Durant 1926: Art (Schopenhauer)

Reference: The Story of Philosophy

This paper presents Chapter VII Section 6.3 from the book THE STORY OF PHILOSOPHY by WILL DURANT. The  contents are from the 1933 reprint of this book by TIME INCORPORATED by arrangement with Simon and Schuster, Inc.

The paragraphs of the original material (in black) are accompanied by brief comments (in color) based on the present understanding.

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VI. The Wisdom of Life 

(3) Art

This deliverance of knowledge from servitude to the will, this forgetting of the individual self and its material interest, this elevation of the mind to the will-less contemplation of truth, is the function of art. The object of science is the universal that contains many particulars; the object of art is the particular that contains a universal. “Even the portrait ought to be, as Winckelmann says, the ideal of the individual.” In painting animals the most characteristic is accounted the most beautiful, because it best reveals the species. A work of art is successful, then, in proportion as it suggests the Platonic Idea, or universal, of the group to which the represented object belongs. The portrait of a man must aim, therefore, not at photographic fidelity, but at exposing, as far as possible, through one figure, some essential or universal quality of man.”* Art is greater than science because the latter proceeds by laborious accumulation and cautious reasoning, while the former reaches its. goal at once by intuition and presentation; science can get along with talent, but art requires genius.

*So in literature, character-portrayal rises to greatness—other things equai—in proportion as the clearly-delineated individual represents also a Universal type, like Faust and Marguerite or Quixote and Sancho Panza.

A work of art is successful, then, in proportion as it suggests the Platonic Idea, or universal, of the group to which the represented object belongs.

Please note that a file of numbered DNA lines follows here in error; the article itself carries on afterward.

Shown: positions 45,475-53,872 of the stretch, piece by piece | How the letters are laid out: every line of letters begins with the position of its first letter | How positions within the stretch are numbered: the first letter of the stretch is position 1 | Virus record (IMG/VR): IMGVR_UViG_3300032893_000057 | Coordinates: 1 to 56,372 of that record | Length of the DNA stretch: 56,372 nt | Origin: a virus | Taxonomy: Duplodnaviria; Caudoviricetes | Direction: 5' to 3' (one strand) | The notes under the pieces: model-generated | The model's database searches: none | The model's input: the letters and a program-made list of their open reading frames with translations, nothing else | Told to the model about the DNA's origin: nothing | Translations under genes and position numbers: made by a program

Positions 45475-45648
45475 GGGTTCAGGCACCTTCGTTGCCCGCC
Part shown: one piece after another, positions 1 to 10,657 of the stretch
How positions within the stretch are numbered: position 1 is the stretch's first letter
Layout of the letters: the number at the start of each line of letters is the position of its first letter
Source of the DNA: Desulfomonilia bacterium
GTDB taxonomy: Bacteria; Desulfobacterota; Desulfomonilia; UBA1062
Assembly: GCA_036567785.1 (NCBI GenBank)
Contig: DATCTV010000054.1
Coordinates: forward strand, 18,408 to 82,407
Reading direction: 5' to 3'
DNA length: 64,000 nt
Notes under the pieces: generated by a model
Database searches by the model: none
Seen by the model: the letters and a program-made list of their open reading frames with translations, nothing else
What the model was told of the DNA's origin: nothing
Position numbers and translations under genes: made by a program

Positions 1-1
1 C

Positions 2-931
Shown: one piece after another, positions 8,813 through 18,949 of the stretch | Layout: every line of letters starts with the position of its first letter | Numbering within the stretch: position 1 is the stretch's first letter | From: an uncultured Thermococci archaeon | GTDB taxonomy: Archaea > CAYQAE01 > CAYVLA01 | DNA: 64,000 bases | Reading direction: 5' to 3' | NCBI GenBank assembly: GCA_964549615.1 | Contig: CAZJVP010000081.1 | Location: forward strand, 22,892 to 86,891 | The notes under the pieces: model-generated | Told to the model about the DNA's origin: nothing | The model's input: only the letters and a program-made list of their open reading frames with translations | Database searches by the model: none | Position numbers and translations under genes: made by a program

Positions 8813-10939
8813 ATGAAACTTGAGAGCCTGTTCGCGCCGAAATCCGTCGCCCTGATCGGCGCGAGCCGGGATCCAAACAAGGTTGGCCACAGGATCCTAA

Our pleasure in nature, as in poetry or painting, is derived from contemplation of the object without admixture of personal will. To the artist the Rhine is a varied series of bewitching views, stirring the senses and the imagination with suggestions of beauty; but the traveler who is bent on his personal affairs “will see the Rhine and its banks only as a line, and the bridges only as lines cutting the first line.” The artist so frees himself from personal concerns that “to artistic perception it is all one whether we see the sunset from a prison or from a palace.” “It is this blessedness of will-less perception which casts an enchanting glamour over the past and the distant, and presents them to us in so fair a light.” Even hostile objects, when we contemplate them without excitation of the will, and without immediate danger, become sublime. Similarly, tragedy may take an esthetic value, by delivering us from the strife of the individual will, and enabling us to see our suffering in a larger view. Art alleviates the ills of life by showing us the eternal and universal behind the transitory and the individual. Spinoza was right: “in so far as the mind sees things in their eternal aspect it participates in eternity.”*

*Goethe: “There is no better deliverance from the world” of strife “than through art.” 

Art alleviates the ills of life by showing us the eternal and universal behind the transitory and the individual. 

This power of the arts to elevate us above the strife of wills is possessed above all by music.* “Music is by no means like the other arts, the copy of the Ideas” or essences of things, but it is “the copy of the will itself”; it shows us the eternally moving, striving, wandering will, always at last returning to itself to begin its striving anew. “This is why the effect of music is more powerful and penetrating than the other arts, for they speak only of shadows, while it speaks of the things itself.” It differs too from the other arts because it affects our feelings directly,** and not through the medium of ideas; it speaks to something subtler than the intellect. What symmetry is to the plastic arts, rhythm is to music; hence music and architecture are antipodal; architecture, as Goethe said is frozen music; and symmetry is rhythm standing still. 

*”Schopenhauer was the first to recognize and designate with philosophic clearness the position of music with reference to the other fine arts.”—Wagner.
**Hanslick objects to this and argues that music affects only the imagination directly. Strictly, of course, it affects only the senses directly. 

This power of the arts to elevate us above the strife of wills is possessed above all by music. Music differs from the other arts because it affects our feelings directly, and not through the medium of ideas; it speaks to something subtler than the intellect. 

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